microarray data with the phenotypic descriptors extracted from those experimental annotations, to broadly
associate environmental factors and studied phenotypes to genes showing differential expression (Butte and
Kohane 2006). A
number of other approaches has also been proposed, including those based on single type of
data (e.g. protein
-
protein interaction networks) (Chen, et al., 2006; Gonzalez, et al., 2007; Oti, et al., 2006) or
those that integrate a number of data types (Adie
, et al., 2005; Adie, et al., 2006; Aerts, et al., 2006;
Freudenberg and Propping, 2002; George, et al., 2006; Lage, et al., 2007; Radivojac, et al., 2008; Rossi, et al.,
2006; Turner, et al., 2003).

Linking phenotypes to protein
-
protein interactions

Whil
e genotypes and phenotypes are certainly studied individually, analyses which bring them together often
have the
highest impact

for medicine. The most common method of associating genotypes with phenotypes is
the calculation of quantitative
-
trait loci, whe
re consecutive regions of chromosomes are statistically associated
with quantifiable traits, such as blood pressure, height, or cardiovascular parameters (Nadeau, Burrage et al.
2003). However, phenotypes can be considered broadly, and can even include RNA

measurements or metabolic
measurements. For instance, expression quantitative trait loci (eQTLs) and metabolic quantit
a
tive trait loci
(mQTLs) may be used to find genetic loci associated with expression level differences of genes or metabolic
abundance (J
ansen and Nap 2001; Schadt, Monks et al. 2003; Fu, Swertz et al. 2007).

A significant methodological improvement was made

by Lage, et al. (
2007). Building on the assumption that
genetic syndromes with shared phenotypes often involve proteins in the same pa
thway, Lage and his team
formally calculate metrics to measure the similarity and differences between syndromes given clinical terms
that describe them. Then, when given an input query region of a chromosome suspected of being involved with
a genetic disea
se, their method returns a targeted prioritization of those genes within the region reflective of the
likelihood of each gene being involved with that disease. These scores are calculated based on the protein
-
protein interaction distance between each gene
and other genes known to be associated with diseases with
similar phenotypes.

Finally, we mention that the research has also addressed identification of drug targets
, effectively connecting
proteins, drugs

and diseases. A notable example is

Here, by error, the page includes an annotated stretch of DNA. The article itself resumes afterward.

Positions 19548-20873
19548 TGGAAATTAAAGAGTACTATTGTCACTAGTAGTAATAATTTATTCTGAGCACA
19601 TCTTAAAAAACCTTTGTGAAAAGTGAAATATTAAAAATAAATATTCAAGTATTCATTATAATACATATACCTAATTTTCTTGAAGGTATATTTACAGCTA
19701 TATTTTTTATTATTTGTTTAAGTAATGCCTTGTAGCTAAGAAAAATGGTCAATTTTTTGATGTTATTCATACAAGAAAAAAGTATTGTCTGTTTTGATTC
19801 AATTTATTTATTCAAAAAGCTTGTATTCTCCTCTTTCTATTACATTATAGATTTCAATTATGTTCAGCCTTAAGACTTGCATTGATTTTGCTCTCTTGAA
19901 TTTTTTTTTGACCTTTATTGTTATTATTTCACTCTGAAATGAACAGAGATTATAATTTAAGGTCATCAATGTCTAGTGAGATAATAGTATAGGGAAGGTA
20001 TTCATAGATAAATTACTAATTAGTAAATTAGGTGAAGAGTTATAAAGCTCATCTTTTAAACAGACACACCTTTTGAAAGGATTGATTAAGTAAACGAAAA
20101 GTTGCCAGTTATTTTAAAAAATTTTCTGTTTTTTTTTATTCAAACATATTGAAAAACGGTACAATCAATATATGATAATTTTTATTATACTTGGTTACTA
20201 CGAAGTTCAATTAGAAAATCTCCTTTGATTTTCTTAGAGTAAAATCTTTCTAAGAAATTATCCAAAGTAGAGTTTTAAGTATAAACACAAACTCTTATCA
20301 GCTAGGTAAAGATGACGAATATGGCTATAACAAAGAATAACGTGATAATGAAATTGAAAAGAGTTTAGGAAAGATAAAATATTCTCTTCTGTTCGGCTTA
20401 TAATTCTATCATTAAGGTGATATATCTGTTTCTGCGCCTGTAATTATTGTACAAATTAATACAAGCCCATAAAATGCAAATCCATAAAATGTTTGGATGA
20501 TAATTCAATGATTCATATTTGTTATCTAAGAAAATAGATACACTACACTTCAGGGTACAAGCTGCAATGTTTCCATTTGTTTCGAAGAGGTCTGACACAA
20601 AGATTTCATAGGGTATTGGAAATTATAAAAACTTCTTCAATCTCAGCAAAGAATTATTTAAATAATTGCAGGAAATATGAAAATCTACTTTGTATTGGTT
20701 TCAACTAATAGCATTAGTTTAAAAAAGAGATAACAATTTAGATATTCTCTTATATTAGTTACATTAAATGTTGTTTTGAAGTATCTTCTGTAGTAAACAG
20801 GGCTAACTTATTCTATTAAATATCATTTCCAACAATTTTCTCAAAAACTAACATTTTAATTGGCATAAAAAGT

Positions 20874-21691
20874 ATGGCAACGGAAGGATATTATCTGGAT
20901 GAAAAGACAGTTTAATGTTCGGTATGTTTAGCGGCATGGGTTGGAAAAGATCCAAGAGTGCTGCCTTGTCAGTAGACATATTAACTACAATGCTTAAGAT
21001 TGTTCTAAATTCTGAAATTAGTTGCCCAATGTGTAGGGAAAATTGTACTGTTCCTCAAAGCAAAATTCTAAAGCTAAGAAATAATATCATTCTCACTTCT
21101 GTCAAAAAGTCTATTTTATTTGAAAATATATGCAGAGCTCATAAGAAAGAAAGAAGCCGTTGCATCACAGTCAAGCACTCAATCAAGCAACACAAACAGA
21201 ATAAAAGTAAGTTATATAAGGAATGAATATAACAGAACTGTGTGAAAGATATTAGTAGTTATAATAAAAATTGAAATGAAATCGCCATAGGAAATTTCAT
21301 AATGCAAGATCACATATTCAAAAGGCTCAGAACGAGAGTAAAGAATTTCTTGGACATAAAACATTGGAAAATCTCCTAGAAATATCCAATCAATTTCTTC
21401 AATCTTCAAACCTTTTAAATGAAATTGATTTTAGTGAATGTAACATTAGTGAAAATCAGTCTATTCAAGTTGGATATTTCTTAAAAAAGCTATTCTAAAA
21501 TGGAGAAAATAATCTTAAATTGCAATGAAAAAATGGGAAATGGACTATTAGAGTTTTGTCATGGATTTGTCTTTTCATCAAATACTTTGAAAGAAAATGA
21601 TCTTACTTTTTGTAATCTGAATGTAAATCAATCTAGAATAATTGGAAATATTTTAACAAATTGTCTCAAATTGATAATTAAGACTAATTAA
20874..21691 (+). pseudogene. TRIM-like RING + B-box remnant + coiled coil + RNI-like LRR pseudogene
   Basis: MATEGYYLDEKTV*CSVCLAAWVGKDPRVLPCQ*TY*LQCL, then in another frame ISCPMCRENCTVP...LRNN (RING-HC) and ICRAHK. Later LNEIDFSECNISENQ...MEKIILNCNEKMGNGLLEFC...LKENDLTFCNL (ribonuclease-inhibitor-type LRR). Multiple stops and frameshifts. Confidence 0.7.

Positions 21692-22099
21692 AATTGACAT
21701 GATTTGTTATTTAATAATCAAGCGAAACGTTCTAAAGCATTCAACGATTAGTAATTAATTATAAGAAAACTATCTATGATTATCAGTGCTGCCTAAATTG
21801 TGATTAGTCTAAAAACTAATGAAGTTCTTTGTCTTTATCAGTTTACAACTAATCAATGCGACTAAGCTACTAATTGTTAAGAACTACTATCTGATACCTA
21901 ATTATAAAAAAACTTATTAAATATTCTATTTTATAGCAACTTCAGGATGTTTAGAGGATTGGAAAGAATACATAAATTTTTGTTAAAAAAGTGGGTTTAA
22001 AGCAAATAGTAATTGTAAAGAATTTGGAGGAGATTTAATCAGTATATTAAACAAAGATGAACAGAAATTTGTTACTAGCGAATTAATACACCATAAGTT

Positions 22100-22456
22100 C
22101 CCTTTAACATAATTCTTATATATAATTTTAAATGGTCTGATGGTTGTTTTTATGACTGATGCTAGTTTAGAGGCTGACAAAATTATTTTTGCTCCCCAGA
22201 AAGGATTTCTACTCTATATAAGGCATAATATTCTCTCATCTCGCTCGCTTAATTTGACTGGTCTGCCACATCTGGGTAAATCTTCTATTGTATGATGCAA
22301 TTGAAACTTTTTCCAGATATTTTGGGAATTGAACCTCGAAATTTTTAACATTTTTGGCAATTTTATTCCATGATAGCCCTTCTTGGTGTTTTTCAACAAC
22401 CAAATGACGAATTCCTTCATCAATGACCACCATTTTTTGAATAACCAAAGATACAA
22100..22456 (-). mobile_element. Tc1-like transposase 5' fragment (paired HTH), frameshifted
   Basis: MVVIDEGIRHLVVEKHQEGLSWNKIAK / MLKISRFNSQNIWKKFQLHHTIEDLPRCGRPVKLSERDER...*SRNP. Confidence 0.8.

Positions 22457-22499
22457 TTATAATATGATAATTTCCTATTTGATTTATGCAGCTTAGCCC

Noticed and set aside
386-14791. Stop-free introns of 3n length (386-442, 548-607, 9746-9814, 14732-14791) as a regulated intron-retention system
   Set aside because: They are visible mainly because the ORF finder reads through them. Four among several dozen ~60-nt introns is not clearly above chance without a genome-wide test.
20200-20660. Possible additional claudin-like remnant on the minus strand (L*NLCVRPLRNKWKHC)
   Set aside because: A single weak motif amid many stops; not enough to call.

a
work by
the B
ork group (Campillos et al.
2008)
, which
uses side
-
effect similarity extracted from drug labels to improve drug target identification
.

Resources

SWISS
-
PROT database
http://www.ebi.ac.uk/swissprot

Jackson Laboratories
http://www.jax.org

Mouse Phe
nome Database
http://www.jax.org/phenome


NCBI dbSNP
http://www.ncbi.nlm.nih.gov/projects/SNP

Online Mendelian Inheritance in Man (OMIM)
http://www.ncbi.nlm.nih.gov/sites/entrez?db=omim


Gentrepid server
http://www.gentrepid.org

Endeavour server
http://ww
w.bits.vib.be/endeavour/

TOM server
http://www
-
micrel.deis.unibo.it/~tom/

Prospector server
http://www.genetics.med.ed.ac.uk/prospectr/

G2D

server
http://www.ogic.ca/projects/g2d_2/

PhenoPred server
www.phenopred.org

Reviews

1.

Ryan DP & Matthews JM. Protein
-
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,
15
,
441
-
446 (2005)

2.

Oti M & Brunner HG. The modular nature of genetic diseases.
Clin Genet
,
71
, 1
-
11 (2007)

3.

Kann MG. Protein interactions and disease: computational approaches to uncover the etiology of
diseases.
Brief Bioinform
,
8
, 333
-
346 (2007)

4.

Lussier YA & Liu Y. Computational approaches to phenotyping: high
-
throughput phenomics.
Proc Am
Thorac Soc
,
4
, 18
-
25 (2007)

5.

Loscalzo J, Kohane I, & Barabasi A
-
L.
Human disease classification in the postgenomics era: a complex
systems approach to human pat
hobiology.
Mol Syst Biol
,
3
: 124 (2007)

6.

Dalkilic MM, Costello JC, Clark WT, & Radivojac P. From protein
-
disease associations to disease
informatics.
Front Biosci
,
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-
3407 (2008)

7.

Ideker T & Sharan R. Protein networks in disease.
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-
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linked

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-
based research
ap
plications, including physiological studies, drug and toxicology testing and modeling disease
processes. MPD provides a community data repository and a platform for data analysis and in silico
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Unified Medical Language System, a compendium of biomedical vocabularies with nearly 1
-
million
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relations between phenotypic,

disease, environmental and experimental contexts as well as genes with
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We here describe the MetaNetwork protocol to reconstruct metabolic networks using metabolite
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(mQTLs) underlying variation in metabolite abundance